A good way to gauge the pulse of the rubber industry is by talking to custom mixers. They deal in virtually all areas of the business, and generally know what the prevailing trends are.
That being said, the custom mixers generally felt positive about business in 2017. One area that saw a rebound was the oil and gas sector, as rubber goods makers serving that sector had suffered through several very tough years.
The outlook going forward also is optimistic, with an expectation that the steady growth that has been the norm for the past several years will continue.
Clients of custom mixers will continue to lean on their suppliers to continue to give technical support, including with compound development. With the ongoing difficulty in attracting and maintaining technical talent to the rubber industry, that shifts a good bit of that responsibility to the supply base.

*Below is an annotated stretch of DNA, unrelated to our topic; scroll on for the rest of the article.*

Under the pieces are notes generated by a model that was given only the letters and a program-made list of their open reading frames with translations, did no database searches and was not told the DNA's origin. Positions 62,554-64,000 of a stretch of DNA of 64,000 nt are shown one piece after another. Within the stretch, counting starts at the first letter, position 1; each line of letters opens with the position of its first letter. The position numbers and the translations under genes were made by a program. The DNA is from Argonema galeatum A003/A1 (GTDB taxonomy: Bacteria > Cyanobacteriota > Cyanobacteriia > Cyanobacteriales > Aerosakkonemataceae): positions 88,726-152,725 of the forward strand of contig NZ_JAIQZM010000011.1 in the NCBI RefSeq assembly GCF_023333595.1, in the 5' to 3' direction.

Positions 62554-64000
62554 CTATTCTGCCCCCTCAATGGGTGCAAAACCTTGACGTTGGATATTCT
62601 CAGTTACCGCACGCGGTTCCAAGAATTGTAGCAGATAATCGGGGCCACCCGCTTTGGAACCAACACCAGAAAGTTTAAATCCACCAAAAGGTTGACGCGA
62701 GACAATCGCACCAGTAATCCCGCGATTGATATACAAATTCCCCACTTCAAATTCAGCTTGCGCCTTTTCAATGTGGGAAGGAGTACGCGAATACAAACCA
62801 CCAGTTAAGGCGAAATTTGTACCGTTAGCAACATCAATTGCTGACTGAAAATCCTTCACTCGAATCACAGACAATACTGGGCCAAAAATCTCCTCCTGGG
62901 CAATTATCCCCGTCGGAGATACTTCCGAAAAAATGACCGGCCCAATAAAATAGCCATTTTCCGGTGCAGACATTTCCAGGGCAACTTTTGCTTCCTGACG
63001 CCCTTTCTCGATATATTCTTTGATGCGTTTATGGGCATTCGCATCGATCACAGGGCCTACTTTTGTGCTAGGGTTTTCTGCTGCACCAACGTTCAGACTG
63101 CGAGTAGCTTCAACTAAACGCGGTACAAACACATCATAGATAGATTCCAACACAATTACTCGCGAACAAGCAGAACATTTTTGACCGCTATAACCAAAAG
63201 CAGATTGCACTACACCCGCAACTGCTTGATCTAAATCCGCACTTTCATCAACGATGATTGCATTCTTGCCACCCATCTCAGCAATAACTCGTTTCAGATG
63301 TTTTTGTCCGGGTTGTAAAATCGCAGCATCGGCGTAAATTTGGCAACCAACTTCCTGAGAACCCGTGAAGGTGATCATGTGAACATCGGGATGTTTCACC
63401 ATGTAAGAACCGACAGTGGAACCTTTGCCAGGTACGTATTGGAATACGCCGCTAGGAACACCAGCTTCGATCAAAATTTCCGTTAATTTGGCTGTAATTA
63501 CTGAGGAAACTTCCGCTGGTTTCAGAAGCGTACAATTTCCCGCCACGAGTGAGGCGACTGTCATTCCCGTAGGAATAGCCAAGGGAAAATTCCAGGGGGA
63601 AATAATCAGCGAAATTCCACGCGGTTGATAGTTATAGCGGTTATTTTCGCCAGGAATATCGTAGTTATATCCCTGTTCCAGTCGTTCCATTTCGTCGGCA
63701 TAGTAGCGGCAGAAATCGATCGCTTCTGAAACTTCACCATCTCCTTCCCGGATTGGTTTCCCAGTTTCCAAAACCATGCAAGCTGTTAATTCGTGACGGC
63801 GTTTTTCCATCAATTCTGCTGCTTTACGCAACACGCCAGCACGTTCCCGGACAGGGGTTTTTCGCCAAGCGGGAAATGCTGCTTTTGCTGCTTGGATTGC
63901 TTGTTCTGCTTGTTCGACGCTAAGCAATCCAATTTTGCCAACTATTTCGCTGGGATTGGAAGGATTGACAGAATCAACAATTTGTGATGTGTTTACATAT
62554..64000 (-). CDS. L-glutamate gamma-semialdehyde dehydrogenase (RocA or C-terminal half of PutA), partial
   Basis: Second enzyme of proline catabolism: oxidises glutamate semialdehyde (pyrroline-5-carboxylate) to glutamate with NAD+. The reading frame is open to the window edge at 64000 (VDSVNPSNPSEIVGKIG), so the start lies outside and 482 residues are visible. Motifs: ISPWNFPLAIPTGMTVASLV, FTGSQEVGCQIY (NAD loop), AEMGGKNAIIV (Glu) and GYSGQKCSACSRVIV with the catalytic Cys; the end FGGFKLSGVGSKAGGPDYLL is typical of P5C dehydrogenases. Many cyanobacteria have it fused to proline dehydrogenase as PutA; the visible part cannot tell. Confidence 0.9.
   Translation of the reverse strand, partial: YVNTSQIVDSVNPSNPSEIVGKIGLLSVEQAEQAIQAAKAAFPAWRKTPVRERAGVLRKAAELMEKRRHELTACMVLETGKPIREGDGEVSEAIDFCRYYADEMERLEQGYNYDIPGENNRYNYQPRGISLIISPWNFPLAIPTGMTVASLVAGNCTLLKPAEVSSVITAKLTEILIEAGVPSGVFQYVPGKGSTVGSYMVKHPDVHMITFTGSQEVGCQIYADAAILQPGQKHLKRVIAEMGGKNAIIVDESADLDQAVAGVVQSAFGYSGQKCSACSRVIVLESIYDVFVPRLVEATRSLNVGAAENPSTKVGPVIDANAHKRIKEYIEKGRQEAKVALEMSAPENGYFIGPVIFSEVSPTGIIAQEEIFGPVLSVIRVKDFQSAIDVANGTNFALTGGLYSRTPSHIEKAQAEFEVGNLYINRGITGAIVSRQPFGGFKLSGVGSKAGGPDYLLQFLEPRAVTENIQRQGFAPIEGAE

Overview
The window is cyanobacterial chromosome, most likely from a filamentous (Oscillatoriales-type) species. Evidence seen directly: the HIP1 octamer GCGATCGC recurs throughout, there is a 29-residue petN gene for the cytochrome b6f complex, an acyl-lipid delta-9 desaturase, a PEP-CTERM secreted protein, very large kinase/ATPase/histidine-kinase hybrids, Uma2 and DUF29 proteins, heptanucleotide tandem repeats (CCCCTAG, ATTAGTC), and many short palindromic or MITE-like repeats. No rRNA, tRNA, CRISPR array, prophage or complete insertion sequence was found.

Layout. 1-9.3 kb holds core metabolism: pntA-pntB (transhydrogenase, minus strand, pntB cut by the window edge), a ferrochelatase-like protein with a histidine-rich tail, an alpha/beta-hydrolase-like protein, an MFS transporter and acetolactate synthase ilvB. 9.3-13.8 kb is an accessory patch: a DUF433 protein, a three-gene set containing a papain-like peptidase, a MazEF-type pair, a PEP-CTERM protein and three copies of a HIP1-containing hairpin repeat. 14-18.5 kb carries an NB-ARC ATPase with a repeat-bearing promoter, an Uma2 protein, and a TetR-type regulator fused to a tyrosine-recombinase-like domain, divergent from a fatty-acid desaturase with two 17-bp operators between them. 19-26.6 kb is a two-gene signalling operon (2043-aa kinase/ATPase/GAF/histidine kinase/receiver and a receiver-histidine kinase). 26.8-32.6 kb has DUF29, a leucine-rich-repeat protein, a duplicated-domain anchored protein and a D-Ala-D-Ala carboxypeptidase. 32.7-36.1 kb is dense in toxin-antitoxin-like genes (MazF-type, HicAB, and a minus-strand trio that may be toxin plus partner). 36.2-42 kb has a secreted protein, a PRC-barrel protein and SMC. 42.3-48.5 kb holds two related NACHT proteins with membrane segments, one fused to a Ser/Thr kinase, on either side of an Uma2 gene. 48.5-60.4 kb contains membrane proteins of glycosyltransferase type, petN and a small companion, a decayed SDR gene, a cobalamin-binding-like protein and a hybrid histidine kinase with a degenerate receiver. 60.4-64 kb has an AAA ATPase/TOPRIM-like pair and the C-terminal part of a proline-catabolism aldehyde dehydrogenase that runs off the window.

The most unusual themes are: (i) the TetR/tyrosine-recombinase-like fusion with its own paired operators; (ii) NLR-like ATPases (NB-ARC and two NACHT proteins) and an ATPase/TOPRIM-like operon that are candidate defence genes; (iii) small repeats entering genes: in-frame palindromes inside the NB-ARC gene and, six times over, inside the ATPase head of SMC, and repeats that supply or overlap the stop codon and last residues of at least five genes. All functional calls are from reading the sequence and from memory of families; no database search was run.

There seems to be an uptick in the number of rubber product firms that don't want to do their own mixing, giving them an opportunity to cut costs and not have to deal as much with the regulatory concerns that come with operating in a chemical-based industry.
On-shoring of the manufacturing of rubber goods manufacturing continues to be a bit of a trend, but strictly for business reasons rather than patriotic ones. The products brought back typically are high-tech components where labor costs aren't a driving factor. In addition, logistics costs are a major driver on where companies make goods, as making the products near the end customer can have substantial monetary benefits.
Finally, while consolidation has taken place in the custom mixing sector, mixers feel there always will be a place for smaller mixers. In particular, those that serve a particular niche and deal with the more specialized elastomers geared for lower-volume, specialized production will see greater demand.
Service also will be paramount because, as the thought process goes, the bigger a supplier gets, the more difficulties they may have in efficiently servicing customers that aren't buying the large amounts of compound that larger producers need for economies of scale.